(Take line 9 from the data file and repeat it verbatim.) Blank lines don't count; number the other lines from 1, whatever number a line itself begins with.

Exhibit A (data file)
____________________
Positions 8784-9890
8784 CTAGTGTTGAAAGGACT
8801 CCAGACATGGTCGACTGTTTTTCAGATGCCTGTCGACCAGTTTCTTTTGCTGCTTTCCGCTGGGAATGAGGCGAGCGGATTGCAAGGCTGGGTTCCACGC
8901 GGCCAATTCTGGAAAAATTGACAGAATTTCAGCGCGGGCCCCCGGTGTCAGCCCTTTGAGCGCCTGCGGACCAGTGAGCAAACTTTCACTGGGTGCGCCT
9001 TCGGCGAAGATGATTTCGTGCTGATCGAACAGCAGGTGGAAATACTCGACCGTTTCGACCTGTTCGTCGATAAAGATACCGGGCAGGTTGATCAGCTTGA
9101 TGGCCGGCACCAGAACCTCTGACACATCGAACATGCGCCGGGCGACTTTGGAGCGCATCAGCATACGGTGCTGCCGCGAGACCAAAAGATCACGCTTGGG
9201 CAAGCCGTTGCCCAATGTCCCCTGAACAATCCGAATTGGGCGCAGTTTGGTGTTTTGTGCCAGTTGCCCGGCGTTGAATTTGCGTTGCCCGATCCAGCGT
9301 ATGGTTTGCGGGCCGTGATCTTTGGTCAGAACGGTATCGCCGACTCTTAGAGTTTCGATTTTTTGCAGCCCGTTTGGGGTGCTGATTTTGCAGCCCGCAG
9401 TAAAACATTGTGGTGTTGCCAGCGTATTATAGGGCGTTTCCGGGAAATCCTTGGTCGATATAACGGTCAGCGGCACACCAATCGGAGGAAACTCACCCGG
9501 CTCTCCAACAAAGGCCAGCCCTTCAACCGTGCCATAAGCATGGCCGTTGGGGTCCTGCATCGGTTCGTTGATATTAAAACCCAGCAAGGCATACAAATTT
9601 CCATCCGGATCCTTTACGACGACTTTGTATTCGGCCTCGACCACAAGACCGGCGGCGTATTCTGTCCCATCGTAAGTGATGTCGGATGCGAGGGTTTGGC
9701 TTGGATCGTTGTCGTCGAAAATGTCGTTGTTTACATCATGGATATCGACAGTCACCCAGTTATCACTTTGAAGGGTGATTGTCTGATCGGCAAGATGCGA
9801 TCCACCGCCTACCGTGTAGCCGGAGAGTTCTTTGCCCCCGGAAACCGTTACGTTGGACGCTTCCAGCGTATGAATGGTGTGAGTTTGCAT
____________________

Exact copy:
9401 TAAAACATTGTGGTGTTGCCAGCGTATTATAGGGCGTTTCCGGGAAATCCTTGGTCGATATAACGGTCAGCGGCACACCAATCGGAGGAAACTCACCCGG